FRESNO, Calif. (KFSN) --Voters will be asked to help settle a power struggle between the Fresno County supervisors and the judges of the Superior Court.
The supervisors are upset the judges have suspended the county's chief probation officer Rick Chavez.
Chavez was suspended with pay more than two months ago while allegations of misconduct were investigated by the Superior Court.
The board of supervisors finally learned the nature of the allegations, and are angry they have been kept in the dark for so long.
Now they are hoping the voters will help them get control of the probation department.
Chavez oversaw operation of the County's Juvenile Justice system.
Although he is a Fresno County employee, the judges of the Superior Court, a state jurisdiction, have authority over him.
That's the way it is in most California counties, and the chief judge had Chavez suspended 9 weeks ago.
His supporters are now voicing their frustration to the board supervisors
"What this whole investigation was, in my view, was a witch hunt," Ray Martinez said.
The supervisors just received a letter summarizing the allegations against Chavez.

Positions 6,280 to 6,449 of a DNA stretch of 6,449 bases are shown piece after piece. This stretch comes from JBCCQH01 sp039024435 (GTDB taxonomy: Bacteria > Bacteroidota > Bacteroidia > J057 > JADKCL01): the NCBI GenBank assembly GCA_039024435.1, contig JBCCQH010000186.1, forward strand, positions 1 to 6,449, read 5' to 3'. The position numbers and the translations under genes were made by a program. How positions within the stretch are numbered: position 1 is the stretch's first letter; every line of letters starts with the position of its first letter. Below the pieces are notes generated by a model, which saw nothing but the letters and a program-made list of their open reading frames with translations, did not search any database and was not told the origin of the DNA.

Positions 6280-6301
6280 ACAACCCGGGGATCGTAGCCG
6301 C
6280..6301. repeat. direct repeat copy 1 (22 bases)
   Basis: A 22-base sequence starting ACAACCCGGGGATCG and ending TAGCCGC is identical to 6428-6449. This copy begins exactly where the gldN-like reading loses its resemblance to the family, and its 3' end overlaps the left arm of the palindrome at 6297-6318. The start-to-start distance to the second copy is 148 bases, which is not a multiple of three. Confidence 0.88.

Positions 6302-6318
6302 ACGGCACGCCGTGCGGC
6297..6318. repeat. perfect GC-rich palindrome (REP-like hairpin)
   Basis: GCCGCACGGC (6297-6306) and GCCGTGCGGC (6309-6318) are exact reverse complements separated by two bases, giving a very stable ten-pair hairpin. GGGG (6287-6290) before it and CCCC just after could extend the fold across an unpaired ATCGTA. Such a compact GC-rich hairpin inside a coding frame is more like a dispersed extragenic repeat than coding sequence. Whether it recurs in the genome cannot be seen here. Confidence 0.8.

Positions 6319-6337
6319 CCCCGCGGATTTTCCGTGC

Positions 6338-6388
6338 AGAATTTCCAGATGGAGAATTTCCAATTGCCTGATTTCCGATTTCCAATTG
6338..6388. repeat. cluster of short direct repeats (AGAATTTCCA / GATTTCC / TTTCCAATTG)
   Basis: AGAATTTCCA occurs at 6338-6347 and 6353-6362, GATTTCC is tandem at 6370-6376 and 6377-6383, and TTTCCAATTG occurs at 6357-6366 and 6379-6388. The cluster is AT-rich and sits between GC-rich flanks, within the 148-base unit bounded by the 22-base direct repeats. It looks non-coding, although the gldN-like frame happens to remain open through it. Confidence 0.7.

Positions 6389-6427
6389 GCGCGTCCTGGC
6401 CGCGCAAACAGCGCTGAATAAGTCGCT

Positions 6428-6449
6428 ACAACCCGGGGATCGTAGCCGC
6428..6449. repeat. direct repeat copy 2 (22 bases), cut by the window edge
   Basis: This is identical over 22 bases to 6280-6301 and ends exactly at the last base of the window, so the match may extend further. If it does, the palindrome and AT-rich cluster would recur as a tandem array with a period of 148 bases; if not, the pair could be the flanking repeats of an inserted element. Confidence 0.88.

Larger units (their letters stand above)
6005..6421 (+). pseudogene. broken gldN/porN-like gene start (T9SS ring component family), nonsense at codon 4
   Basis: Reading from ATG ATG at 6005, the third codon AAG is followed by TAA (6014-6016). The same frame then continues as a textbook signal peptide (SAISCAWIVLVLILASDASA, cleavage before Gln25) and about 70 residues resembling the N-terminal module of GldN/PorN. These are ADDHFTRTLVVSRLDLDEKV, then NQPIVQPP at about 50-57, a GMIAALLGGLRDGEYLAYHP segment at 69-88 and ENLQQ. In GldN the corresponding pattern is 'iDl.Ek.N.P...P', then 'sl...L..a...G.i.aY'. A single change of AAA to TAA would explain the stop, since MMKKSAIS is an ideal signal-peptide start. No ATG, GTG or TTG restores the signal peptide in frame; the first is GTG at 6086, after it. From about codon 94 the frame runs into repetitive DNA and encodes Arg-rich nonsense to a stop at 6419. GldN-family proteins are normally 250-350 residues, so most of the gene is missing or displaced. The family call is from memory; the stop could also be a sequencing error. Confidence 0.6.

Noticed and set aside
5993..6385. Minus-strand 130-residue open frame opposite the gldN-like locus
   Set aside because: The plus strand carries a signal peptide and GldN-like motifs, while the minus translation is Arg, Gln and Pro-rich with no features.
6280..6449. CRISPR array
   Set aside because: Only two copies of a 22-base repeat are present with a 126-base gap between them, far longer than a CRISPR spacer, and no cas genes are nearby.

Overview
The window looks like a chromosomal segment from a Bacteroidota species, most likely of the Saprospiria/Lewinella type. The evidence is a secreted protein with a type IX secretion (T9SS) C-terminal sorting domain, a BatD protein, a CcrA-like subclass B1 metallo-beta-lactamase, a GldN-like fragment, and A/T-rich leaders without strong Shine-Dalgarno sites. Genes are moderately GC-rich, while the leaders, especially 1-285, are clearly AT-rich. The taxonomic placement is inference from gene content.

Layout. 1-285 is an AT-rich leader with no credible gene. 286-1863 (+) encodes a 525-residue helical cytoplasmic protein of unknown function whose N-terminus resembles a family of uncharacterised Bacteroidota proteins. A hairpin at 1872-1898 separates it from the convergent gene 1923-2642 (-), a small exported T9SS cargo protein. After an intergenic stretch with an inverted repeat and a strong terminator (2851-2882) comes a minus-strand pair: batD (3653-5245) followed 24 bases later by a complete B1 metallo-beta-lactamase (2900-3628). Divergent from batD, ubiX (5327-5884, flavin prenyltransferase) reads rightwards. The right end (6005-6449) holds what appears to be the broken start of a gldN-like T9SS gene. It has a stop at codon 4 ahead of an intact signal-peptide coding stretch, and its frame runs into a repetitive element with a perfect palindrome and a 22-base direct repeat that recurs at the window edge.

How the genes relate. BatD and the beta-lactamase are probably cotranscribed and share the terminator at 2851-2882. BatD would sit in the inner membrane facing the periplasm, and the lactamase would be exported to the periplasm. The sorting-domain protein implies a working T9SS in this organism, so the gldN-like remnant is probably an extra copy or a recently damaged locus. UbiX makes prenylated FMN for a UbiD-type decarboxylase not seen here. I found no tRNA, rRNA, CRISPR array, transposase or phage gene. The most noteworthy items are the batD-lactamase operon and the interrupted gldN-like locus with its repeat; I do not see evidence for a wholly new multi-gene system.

They include, "Unlawful and unauthorized abdication of duties," for allegedly allowing a subordinate to run the department.
"Failure to competently plan for and address job vacancies," for not hiring enough juvenile probation officers.
"Allowing a subordinate to own and operate an establishment with a liquor license," and allowing another probation officer to work in the bar.
As well as using Profane and disrespectful statements about the Superior Court and its judges.
Chavez is reported to have used an expletive to describe a judge, and the Sheriff.
Chavez' attorney, Barry Bennet says the allegations are unfounded or exaggerate
"We know that a number of these things never happened or didn't happen the way they were described," Bennet said.
The Board of Supervisors seemed sympathetic to Chavez, and upset with the courts.
County Administrative Officer Jean Rousseau encouraged the board to ask voters to change the county charter, and allow the board of supervisors and not the judges to decide who's the chief probation officer.
"To put the appointment of the Chief Probation Officer on the ballot is warranted and absolutely the right thing to do," he explained.
The Supervisors agreed and will put the question of who should control the Chief Probation Officer on the November election ballot.
But the courts could discipline, or fire him before then.